Upon being shown to people, they assumed the device was the new iPhone. Once the second screen was opened, however, everyone became more confused as to what it could do. At both dinners, no one was sure what the need for a second screen was, even after showing them the various screen modes.
Using both screens to display a single article, people noted problems with the alignment near the center and pointed out that the image appeared to be elongated where the two screens meet. However, both parties seemed to like the screen mirroring function, but one of my grandparents felt it was unnecessary.
One of my grandfathers said that device could use a case, to keep it from sliding all over the place, but then realized that no such case would help since there’s a screen on both sides of the phone. A grandmother also mentioned that she thought the phone was too big, being slightly larger and significantly wider than her iPhone 7.
Storing the phone was also a concern that was brought up since both sides of the phone are a screen it may be unsafe to lay it down on one of those screens since it might lead to scratches. On the other hand, the phone takes up a good amount of space when it’s unfolded. At one dinner we had it sitting on the table, unfolded, and found it so intrusive that it had to be put away. At the other, we had it set on the sofa, and everyone was surprised by how quickly the phone slipped along the cushion.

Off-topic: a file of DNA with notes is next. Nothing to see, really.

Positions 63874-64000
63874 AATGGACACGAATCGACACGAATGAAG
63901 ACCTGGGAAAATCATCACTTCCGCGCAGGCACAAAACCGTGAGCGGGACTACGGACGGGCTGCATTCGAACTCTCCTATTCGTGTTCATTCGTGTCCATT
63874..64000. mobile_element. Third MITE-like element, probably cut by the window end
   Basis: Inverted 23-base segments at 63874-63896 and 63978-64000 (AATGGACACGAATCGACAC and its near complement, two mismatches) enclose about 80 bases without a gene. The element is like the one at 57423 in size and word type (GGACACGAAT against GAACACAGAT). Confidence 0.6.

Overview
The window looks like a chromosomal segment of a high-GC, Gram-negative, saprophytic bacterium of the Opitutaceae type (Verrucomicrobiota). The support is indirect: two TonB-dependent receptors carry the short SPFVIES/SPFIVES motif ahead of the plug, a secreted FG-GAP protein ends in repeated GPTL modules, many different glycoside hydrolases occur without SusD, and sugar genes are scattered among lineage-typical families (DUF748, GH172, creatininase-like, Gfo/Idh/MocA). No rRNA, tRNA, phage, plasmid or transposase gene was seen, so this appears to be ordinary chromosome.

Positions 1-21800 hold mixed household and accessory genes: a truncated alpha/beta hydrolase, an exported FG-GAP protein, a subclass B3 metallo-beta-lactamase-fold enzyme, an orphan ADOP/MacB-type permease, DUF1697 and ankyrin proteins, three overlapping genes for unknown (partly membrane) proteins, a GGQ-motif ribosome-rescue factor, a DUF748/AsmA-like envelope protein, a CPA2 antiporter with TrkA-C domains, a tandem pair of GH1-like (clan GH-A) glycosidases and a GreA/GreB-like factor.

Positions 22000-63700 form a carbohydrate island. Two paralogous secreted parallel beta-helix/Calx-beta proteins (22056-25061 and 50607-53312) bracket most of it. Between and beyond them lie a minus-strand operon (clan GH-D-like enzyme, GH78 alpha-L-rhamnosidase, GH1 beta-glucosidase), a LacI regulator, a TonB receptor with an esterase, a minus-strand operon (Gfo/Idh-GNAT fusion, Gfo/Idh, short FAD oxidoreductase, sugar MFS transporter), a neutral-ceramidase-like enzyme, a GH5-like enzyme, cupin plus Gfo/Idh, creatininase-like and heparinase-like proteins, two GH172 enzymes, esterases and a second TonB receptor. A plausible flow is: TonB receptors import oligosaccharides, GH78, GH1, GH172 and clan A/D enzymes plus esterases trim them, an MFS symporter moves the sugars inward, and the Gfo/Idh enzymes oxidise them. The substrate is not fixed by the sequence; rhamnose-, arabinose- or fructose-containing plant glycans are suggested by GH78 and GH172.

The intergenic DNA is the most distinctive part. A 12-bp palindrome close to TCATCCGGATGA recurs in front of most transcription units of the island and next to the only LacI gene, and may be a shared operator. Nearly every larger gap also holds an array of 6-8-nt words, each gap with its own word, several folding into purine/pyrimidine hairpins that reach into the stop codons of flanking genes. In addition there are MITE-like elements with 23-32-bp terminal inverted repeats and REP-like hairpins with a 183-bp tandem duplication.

It would seem like members of my family (myself included) aren’t necessarily in love with the device, given our personal preference is too lean towards iOS. But the Axon M does push some boundaries, given the dual displays, but like most first tries it doesn’t fully succeed with round one.
While some of these issues could potentially be fixed with software updates, it seems that the issue of a case is not one that can be solved so quickly. We’re finishing up our full review of the device, and you can expect our full thoughts soon.